Henry Wadsworth Longfellow, ed. Poems of Places: An Anthology in 31 Volumes.
Italy: Vols. XI–XIII. 1876–79.

Baja (Baiæ)


By James Thomson (1834–1882)

THERE Baiæ sees no more the joyous throng;

Her bank all beaming with the pride of Rome:

No generous vines now bask along the hills,

Where sport the breezes of the Tyrrhene main:

With baths and temples mixed, no villas rise;

Nor, art sustained amid reluctant waves,

Draw the cool murmurs of the breathing deep:

No spreading ports their sacred arms extend:

No mighty moles the big intrusive storm,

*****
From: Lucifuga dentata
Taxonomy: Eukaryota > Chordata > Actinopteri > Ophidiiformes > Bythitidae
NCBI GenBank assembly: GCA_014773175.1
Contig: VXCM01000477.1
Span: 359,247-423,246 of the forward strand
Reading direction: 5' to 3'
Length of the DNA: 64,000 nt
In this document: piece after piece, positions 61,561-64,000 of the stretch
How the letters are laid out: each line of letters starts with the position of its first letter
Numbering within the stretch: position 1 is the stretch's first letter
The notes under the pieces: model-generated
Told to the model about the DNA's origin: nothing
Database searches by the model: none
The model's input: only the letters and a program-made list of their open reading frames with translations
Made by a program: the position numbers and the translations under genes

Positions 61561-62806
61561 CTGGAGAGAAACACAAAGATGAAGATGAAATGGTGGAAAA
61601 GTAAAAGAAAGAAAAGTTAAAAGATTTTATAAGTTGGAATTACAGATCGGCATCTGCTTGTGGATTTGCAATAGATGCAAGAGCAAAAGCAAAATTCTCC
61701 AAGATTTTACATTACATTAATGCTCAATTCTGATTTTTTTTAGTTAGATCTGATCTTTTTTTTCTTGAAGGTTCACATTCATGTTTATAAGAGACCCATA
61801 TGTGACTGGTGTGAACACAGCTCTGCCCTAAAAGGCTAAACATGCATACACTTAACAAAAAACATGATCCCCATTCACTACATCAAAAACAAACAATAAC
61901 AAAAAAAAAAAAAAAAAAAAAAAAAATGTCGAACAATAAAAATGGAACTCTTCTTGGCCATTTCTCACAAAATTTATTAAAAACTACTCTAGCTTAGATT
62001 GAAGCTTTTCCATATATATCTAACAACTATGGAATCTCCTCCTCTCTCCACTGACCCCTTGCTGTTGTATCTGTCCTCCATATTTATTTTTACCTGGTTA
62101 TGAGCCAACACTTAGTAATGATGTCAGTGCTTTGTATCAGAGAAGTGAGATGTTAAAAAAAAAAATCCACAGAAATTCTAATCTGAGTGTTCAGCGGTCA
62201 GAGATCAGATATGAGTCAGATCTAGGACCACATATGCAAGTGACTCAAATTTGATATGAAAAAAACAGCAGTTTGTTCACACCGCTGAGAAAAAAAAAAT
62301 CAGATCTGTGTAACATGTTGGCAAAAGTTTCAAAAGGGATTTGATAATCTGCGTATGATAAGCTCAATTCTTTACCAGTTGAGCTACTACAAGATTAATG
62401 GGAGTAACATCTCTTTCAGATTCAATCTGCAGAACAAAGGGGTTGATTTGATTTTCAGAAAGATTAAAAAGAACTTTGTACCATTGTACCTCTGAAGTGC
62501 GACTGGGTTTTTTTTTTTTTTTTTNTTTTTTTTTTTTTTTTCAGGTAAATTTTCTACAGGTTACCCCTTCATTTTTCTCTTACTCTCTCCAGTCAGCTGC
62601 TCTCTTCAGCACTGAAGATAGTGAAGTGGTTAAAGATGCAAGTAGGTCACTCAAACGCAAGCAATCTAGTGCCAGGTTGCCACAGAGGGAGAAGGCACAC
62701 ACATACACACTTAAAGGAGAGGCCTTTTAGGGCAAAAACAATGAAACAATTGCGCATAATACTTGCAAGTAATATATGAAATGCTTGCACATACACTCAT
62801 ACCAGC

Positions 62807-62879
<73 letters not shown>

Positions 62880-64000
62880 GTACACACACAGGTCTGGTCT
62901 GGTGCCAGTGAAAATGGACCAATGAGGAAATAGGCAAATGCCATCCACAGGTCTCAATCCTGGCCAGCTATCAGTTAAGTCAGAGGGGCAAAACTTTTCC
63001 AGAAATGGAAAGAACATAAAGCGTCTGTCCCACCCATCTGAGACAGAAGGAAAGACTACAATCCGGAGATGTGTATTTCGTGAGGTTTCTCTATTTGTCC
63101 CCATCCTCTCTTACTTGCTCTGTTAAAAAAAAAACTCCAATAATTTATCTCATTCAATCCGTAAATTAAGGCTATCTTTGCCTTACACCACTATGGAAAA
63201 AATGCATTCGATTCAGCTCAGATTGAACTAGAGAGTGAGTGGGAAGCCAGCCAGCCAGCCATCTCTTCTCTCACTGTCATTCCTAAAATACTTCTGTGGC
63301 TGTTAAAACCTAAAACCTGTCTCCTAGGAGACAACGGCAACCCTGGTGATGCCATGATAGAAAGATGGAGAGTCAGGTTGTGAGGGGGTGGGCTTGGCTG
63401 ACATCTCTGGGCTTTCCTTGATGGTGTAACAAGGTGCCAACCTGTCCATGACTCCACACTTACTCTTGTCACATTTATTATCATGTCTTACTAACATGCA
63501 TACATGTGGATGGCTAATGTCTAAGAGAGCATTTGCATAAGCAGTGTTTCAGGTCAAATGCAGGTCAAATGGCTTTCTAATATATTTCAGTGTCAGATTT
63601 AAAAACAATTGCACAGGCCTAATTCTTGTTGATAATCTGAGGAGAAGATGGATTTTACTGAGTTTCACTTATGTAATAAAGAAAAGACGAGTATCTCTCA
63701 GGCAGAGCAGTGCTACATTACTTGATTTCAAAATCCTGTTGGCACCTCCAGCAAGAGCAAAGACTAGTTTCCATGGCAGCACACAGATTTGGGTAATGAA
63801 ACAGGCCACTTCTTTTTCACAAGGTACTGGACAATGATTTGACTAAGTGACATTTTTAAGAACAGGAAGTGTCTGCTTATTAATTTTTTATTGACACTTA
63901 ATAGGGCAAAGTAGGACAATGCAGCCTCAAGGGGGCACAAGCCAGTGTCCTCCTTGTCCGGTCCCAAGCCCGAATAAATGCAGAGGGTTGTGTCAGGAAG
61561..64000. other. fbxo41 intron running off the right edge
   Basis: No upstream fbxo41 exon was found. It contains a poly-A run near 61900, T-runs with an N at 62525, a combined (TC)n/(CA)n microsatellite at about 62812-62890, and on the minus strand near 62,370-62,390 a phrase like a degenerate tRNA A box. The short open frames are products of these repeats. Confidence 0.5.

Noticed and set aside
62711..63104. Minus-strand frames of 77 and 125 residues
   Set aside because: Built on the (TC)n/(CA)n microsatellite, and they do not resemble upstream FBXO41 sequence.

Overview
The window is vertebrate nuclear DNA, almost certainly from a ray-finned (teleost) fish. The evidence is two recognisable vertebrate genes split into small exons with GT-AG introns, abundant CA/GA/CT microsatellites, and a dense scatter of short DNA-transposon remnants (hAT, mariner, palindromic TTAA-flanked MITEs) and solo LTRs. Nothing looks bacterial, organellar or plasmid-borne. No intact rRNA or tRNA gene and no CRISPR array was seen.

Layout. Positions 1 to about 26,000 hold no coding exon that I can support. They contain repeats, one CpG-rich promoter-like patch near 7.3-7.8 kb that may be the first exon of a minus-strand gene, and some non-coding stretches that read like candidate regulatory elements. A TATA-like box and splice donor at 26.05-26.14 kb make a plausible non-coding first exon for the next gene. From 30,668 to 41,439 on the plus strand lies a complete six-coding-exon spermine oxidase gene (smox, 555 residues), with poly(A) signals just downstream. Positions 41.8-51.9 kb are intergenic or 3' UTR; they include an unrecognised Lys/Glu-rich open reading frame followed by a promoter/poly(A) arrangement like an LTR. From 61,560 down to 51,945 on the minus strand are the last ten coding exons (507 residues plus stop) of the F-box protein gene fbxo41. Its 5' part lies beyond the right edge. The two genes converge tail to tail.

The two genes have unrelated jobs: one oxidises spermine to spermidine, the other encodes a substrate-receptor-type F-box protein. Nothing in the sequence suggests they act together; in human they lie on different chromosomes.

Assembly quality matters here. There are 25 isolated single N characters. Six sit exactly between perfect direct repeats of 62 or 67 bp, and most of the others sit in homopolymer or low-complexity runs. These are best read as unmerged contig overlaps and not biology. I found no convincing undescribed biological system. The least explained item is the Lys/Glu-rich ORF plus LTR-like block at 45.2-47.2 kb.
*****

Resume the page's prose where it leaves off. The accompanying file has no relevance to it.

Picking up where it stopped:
From the calm station, roll resounding back.

An almost total desolation sits,

A dreary stillness saddening o’er the coast;

Where, when soft suns and tepid winters rose,

Rejoicing clouds inhaled the balm of peace;

Where citied hill to hill reflected blaze;

And where, with Ceres Bacchus wont to hold

A genial strife. Her youthful form, robust,

E’en Nature yields; by fire and earthquake rent:

Whole stately cities in the dark abrupt

Swallowed at once, or vile in rubbish laid,

A nest for serpents; from the red abyss

New hills, explosive, thrown; the Lucrine lake

A reedy pool: and all to Cuma’s point,

The sea recovering his usurped domain,

And poured triumphant o’er the buried dome.